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Mapping Aluminum Monoxide Around Distant Star Offers Important Details About Evolution of Solar System

Aluminum monoxide (AlO) has been mapped by astronomers in a cloud surrounding a faraway young star—Origin Source I. The discovery elucidates certain vital details about the evolution of the solar system, and ultimately the humankind.

A small chondrite meteorite, just smaller than a golf ball, containing minerals rich in calcium and aluminum. (Image credit: © 2019 Rohan Mehra—Division for Strategic Public Relations)

The limited distribution of the cloud indicates that AlO gas quickly condenses to solid grains, suggesting the probable appearance of an early stage the solar evolution.

Professor Shogo Tachibana from the UTokyo Organization for Planetary and Space Science is very fond of space. From small items such as meteorites to huge things such as stars and nebulae—colossal clouds of dust and gas found in space—he has the motivation to explore the origins of the solar system.

I have always wondered about the evolution of our solar system, of what must have taken place all those billions of years ago. This question leads me to investigate the physics and chemistry of asteroids and meteorites.

Shogo Tachibana, Professor, UTokyo Organization for Planetary and Space Science

Astronomers are greatly intrigued by space rocks of all types since these rocks can stay unmodified to a large extent from the time the sun and the planets formed from a whirling cloud of dust and gas. They include records of the conditions at that time—usually regarded to be 4.56 billion years ago—and their characteristics like composition can inform about these early conditions.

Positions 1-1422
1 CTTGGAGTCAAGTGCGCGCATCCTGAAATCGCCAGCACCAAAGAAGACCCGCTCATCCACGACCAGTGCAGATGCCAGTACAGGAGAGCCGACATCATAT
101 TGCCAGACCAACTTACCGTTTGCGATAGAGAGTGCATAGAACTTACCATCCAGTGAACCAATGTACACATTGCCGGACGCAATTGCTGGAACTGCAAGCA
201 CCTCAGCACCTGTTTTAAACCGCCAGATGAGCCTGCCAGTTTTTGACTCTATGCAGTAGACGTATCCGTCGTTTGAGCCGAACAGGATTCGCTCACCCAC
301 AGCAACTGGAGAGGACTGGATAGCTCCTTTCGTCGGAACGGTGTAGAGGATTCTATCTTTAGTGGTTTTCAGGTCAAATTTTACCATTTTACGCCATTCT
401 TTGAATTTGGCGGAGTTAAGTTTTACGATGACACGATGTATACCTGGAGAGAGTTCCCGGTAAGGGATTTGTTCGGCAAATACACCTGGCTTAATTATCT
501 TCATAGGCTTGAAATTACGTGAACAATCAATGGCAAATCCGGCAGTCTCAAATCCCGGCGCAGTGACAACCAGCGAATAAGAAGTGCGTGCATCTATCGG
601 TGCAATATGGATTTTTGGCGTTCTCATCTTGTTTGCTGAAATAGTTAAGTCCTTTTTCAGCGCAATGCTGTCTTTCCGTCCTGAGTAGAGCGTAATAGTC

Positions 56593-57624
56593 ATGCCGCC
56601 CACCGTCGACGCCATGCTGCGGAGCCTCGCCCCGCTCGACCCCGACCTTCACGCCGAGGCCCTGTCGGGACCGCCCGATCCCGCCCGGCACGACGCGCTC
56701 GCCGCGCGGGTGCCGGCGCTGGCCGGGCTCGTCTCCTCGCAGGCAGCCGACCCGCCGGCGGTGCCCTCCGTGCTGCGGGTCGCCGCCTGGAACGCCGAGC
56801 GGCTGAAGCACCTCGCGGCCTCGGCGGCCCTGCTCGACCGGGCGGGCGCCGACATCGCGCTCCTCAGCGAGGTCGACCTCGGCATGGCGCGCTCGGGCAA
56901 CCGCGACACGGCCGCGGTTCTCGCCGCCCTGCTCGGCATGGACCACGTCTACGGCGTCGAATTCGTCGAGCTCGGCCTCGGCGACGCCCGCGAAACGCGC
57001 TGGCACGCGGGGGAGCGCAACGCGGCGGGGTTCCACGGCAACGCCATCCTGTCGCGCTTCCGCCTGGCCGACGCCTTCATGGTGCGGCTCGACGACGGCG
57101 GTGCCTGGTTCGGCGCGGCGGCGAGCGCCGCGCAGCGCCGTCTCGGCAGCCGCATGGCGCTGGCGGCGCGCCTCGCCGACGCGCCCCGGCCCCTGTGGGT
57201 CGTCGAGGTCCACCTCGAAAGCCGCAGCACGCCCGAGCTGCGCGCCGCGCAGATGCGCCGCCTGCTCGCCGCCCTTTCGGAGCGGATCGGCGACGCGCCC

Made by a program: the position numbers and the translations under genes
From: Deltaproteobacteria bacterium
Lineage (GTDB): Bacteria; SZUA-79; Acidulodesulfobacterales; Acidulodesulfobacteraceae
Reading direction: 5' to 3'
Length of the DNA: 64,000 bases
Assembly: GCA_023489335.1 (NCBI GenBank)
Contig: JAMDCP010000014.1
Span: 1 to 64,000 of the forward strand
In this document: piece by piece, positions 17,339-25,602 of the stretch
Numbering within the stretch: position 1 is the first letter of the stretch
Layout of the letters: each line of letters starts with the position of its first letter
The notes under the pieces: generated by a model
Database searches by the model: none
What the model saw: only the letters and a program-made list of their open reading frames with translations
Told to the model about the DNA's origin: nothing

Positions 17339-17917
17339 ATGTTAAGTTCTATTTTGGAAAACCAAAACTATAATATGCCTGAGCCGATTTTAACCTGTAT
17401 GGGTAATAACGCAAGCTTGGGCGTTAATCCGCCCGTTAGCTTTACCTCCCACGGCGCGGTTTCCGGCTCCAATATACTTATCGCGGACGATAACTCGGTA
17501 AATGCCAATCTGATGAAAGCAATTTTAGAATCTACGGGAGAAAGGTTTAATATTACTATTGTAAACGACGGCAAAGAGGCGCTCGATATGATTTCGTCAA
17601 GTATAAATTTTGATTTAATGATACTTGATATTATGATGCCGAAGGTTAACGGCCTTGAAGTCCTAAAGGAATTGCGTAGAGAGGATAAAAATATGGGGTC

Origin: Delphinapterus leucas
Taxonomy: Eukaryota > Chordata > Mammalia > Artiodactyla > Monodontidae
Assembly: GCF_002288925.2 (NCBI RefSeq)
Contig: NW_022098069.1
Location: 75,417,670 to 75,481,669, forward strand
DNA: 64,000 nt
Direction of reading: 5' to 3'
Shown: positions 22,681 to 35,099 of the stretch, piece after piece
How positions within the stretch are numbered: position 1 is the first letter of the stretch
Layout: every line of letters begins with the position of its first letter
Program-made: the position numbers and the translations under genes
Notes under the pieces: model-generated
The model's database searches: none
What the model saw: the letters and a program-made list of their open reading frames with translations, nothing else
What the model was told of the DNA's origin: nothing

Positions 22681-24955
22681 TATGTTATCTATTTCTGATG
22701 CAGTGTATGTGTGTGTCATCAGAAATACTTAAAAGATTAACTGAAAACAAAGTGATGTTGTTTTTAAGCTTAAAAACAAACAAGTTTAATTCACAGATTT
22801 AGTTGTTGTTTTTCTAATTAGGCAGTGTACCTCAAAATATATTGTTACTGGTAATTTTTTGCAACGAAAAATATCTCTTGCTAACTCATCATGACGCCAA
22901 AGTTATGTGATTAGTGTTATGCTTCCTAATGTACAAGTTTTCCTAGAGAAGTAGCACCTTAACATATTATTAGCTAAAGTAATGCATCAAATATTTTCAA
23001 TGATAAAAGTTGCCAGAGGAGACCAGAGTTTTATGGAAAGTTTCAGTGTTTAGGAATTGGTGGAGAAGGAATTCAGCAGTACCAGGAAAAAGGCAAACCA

On my desk is a small piece of the Allende meteorite, which fell to Earth in 1969. It’s mostly dark but there are some scattered white inclusions (foreign bodies enclosed in the rock), and these are important,” added Tachibana. “These speckles are calcium and aluminum-rich inclusions (CAIs), which were the first solid objects formed in our solar system.”

Minerals that exist in CAIs suggest that the young solar system must have been very hot. Physical methods for dating such minerals show a reasonably precise age for the solar system. However, Tachibana and his team intended to elaborate on the details of this stage of evolution.

There are no time machines to explore our own past, so we wanted to see a young star that could share traits with our own. With the Atacama Large Millimeter/submillimeter Array (ALMA), we found the emission lines—a chemical fingerprint—for AlO in outflows from the circumstellar disk (gas and dust surrounding a star) of the massive young star candidate Orion Source I. It’s not exactly like our sun, but it’s a good start.

Shogo Tachibana, Professor, UTokyo Organization for Planetary and Space Science

ALMA was the perfect tool since it provides exceptionally high sensitivity and resolution to unravel the distribution of AlO surrounding the star. Currently, no other tool has the potential to carry out such observations.

Thanks to ALMA, we discovered the distribution of AlO around a young star for the first time. The distribution of AlO is limited to the hot region of the outflow from the disk. This implies that AlO rapidly condenses as solid grains—similar to CAIs in our solar system,” interpreted Tachibana. “This data allows us to place tighter constraints on hypotheses that describe our own stellar evolution. But there’s still much work to do.”

The researchers now plan to investigate gas and solid molecules surrounding other stars to collect data useful to further improve solar system models.


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